By Connor Lynch
TWEED — Tweed-area beef farmer Harold Bateman has received compensation from The Ontario Wildlife Damage Compensation program six times so far this year.
With the latest changes from the provincial government that came this spring, he said the program has been much improved. Though, he still thinks it has room for improvement, and not all farmers agree that things are working well.
On Feb. 1, the latest updates to the oft-maligned and already tweaked program came into effect. They let producers include secondary evidence like scat as proof of predation; introduced a new appeal process done by farmers; updated training and tools for municipal investigators, who make the initial determination if a kill took place or not; and changed payouts to reflect average prices, based on market data (previously, payments were based on what the investigator thought was a fair price for the animal).
Bateman said OMAFRA is still being “a little fanatic on the pictures.” The bar for photographic evidence is high, which can be frustrating. The former Liberal government updated the program to allow producers to include their own evidence, including photos. Photos showing the kind of clear evidence OMAFRA wants, like teeth marks and blood trails, can be difficult to get, since when coyotes attack a calf, “they don’t stand back and let it bleed to death” Bateman said. “They eat it.”
He has an appeal in for his latest claim, which was rejected. “It’s better than it was. But I can’t say it’s 100 per cent.”
Kinburn-area sheep farmer and Ontario Sheep Farmers director Chris Moore said the program is working well. Sheep are regularly the top target of predators in Ontario, and consequently Moore was up-to-date on the latest stats about the program. As of June 30, about 135 applications had been sent in to OMAFRA, said Moore. Of those, 118 were approved, with the remainder either declined or found to be ineligible.
Investigators getting training was huge, Moore said. “That’s been really, really good.”
Of course, as Bateman pointed out, nothing is 100 per cent. Some producers have complained about payments coming out later, but Moore said that’s largely due to the 30-day appeal window after OMAFRA approves a claim. Said Moore: “It’s not gonna make everyone happy all the time, but it’s pretty fair. It seems to be working.”
But some farmers have been having difficulty even getting claims through. Ottawa-area sheep farmer Colleen Acres said she submitted a couple of claims in July and August to OMAFRA and hasn’t even heard back. She’s since had to go out and buy animals to replace her losses.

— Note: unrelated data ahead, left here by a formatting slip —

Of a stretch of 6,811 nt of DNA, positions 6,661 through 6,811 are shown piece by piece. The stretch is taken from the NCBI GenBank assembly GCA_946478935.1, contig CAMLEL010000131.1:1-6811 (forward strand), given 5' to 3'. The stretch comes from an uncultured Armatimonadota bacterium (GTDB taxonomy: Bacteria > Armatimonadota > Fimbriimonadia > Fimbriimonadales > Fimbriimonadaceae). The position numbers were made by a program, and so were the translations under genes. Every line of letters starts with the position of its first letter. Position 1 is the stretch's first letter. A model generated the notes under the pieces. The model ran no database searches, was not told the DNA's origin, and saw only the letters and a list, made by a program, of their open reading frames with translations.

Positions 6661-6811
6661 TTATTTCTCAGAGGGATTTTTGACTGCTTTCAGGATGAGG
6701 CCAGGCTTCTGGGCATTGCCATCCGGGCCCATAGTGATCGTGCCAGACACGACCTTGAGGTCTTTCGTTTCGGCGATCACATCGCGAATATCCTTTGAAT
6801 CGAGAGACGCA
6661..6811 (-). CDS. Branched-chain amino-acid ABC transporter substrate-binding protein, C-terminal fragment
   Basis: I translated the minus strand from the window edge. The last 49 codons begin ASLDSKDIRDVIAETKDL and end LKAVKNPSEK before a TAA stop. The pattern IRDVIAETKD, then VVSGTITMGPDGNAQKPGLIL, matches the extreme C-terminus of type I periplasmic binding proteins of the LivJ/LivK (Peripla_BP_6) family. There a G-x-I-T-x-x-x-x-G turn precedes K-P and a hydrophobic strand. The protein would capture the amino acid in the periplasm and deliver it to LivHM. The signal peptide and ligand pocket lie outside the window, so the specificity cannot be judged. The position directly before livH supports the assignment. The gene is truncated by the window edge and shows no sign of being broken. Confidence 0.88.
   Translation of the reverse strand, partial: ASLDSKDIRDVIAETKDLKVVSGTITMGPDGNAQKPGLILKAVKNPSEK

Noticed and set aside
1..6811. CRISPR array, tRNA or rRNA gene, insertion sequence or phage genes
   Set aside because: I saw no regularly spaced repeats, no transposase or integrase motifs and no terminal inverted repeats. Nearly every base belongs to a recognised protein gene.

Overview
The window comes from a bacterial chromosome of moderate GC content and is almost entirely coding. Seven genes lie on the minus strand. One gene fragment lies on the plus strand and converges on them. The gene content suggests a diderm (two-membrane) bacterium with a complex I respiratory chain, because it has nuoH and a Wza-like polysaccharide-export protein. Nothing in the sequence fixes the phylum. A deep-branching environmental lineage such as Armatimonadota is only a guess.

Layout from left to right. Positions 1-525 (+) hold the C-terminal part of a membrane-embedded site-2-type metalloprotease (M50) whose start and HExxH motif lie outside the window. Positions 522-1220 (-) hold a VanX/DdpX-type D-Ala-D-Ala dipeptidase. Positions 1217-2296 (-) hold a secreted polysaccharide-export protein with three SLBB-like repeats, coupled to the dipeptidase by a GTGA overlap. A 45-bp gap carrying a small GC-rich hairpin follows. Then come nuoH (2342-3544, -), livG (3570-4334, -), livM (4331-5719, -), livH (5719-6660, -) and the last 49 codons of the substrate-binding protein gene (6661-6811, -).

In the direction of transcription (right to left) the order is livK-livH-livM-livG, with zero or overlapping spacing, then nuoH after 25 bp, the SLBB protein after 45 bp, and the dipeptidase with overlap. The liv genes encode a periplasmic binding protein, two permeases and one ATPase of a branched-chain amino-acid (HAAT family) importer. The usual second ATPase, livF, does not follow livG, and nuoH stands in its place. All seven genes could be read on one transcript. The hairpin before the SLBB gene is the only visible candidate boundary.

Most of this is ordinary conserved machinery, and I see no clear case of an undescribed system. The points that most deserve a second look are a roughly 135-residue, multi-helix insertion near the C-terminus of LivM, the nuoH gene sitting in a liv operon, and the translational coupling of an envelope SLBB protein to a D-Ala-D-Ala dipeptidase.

Some farmers take umbrage with the fact that OMAFRA gets the final say at all. Gary Fox, who farms at Bloomfield in Prince Edward County, said that many farmers aren’t happy that OMAFRA can reject claims that investigators approve. The delays are also frustrating to farmers, and many would like a system where if a producer has no intention of appealing for more compensation, he can let OMAFRA know and get a payment right away. He also said that the two layers of government involved can slow things down as well (municipalities make the actual payment to producers once it’s approved, and the province reimburses them later). Fox said he submitted a claim back in August that he has yet to hear back on.
According to OMAFRA spokesperson Bianca Jamieson, the deadline for OMAFRA to reply to a producer who has submitted a completed application is 30 business days. According to Jamieson, 99 per cent of claims have been processed inside that window. For producers who’ve sent in a claim but haven’t heard back, reach out to email@example.com, or call 1-877-424-1300.
Jamieson added that decision timelines can vary based on how many applications have come in, or if a given application is missing information, but if you apply, you’ll get a response. “All applicants to the Ontario Wildlife Damage Compensation Program receive a response regardless of the outcome of their application,” she said.
EASTERN ONTARIO: Pred-kill compensation program improved, but payment delays still an issue
By Connor Lynch